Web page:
Belsner may have killed off costs challenges for good, says expert
Two Court of Appeal rulings on the long-running issue of recovering monies deducted from clients’ damages could spell the death knell for this growing industry.
That was the view of one costs expert after appeal judges in Belsner and also Karatysz v SGI Legal LLP found in favour of the solicitors in both cases.
The Belsner case has had a bigger profile as lawyers watch with trepidation to find out if their client care letters and business models stand up to scrutiny from the court.
But the connected Karatysz, heard immediately after Belsner by the same judges, was equally as relevant for many firms, being a decision on whether the solicitors should be limited to base costs recovered from third party insurers.
What linked the cases was that they were claims brought by former clients of personal injury firms who were now represented by checkmylegalfees and its director Mark Carlisle, who has argued that people did not give their informed consent to deductions being taken from their damages.
Hundreds of similar cases are thought to be on hold awaiting a decision in Belsner and Karatysz, and the Court of Appeal made clear its dissatisfaction with a business model ‘that allows them to bring expensive High Court litigation to assess modest solicitors’ bills in cases of this kind’.
Master of the rolls Sir Geoffrey Vos said in Belsner that clients with a grievance about deductions by their solicitors should take the matter to the Legal Ombudsman.
In Karatysz, Vos said the matter had incurred ‘massive’ sums in costs and that lessons should be taken from the case by firms pursuing costs recovery.
He added: ‘Firms such as checkmylegalfees.com and their clients should be in no doubt that the courts will have no hesitation in depriving them of their costs under section 70(10) if they continue to bring trivial claims for the assessment of small bills to the High Court, even if those bills are reduced on the facts of the specific case by more than one fifth under section 70(9).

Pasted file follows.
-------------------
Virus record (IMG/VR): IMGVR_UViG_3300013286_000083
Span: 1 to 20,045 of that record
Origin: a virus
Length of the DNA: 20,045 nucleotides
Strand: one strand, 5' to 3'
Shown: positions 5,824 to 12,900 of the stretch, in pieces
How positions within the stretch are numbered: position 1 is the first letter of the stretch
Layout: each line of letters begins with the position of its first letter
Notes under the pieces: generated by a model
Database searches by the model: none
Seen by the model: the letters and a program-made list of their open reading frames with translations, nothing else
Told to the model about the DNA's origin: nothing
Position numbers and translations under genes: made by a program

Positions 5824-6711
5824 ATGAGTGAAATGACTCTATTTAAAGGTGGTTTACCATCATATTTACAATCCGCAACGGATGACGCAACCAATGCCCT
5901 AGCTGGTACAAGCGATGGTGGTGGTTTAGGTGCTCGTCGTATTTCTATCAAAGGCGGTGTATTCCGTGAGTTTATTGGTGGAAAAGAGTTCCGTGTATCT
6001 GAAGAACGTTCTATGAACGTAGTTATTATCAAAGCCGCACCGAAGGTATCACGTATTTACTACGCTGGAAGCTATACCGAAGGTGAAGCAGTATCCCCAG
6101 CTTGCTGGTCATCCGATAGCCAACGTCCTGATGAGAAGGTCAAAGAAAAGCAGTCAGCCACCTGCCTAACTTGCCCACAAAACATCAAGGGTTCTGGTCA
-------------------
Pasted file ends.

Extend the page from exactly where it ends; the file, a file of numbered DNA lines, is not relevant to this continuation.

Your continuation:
‘The critical issue is and always will be whether it is proportionate to bring this kind of case to the High Court. In this case, it was not.’
Nick McDonnell, a director and costs lawyer with Kain Knight who acted for the successful solicitors in Belsner, said the decision is very much a victory for the legal profession.
‘The judges used this case to express their view that significant costs reform is needed. Until then, what of the hundreds of cases brought by checkmylegalfees.com (and those brought by JG Solicitors, who operate a similar business model), currently stayed pending the outcome of Belsner? We will see.
‘But with the court’s note summarising the connected case of SGI Legal LLP v Karatysz indicating that firms like checkmylegalfees.com and JG Solicitors are unlikely to get their costs of proceedings brought to challenge ‘trivial’ sums irrespective of the outcome, surely the death knell of such challenges has sounded?’
In a statement, checkmylegalfees.com said it was 'disappointed' with the outcome and suggested it was 'illogical' that the Court of Appeal found in favour of solicitors given the court's comments about how Belsner had been treated.
It continued: 'Unfortunately, the decision, rather than providing the clarity that we had understood that the Court of Appeal wished to achieve regarding the assessment of historic and current costs between solicitor and client in portal cases, has raised more questions than it has provided answers, and has made it very clear that this decision, particularly regarding the amount of such costs, turns on its own facts.
'It has found that the correct test for the assessment of solicitors’ profit costs in portal cases will now be the 'fair and reasonable having regard to all the circumstances of the case' test applicable to non-contentious business rather than the far narrower test of “reasonableness” alone that is applicable to contentious business. What is 'fair' will, of course, need to be determined on a case by case basis but may well result in a less mechanistic approach than hours multiplied by rate.'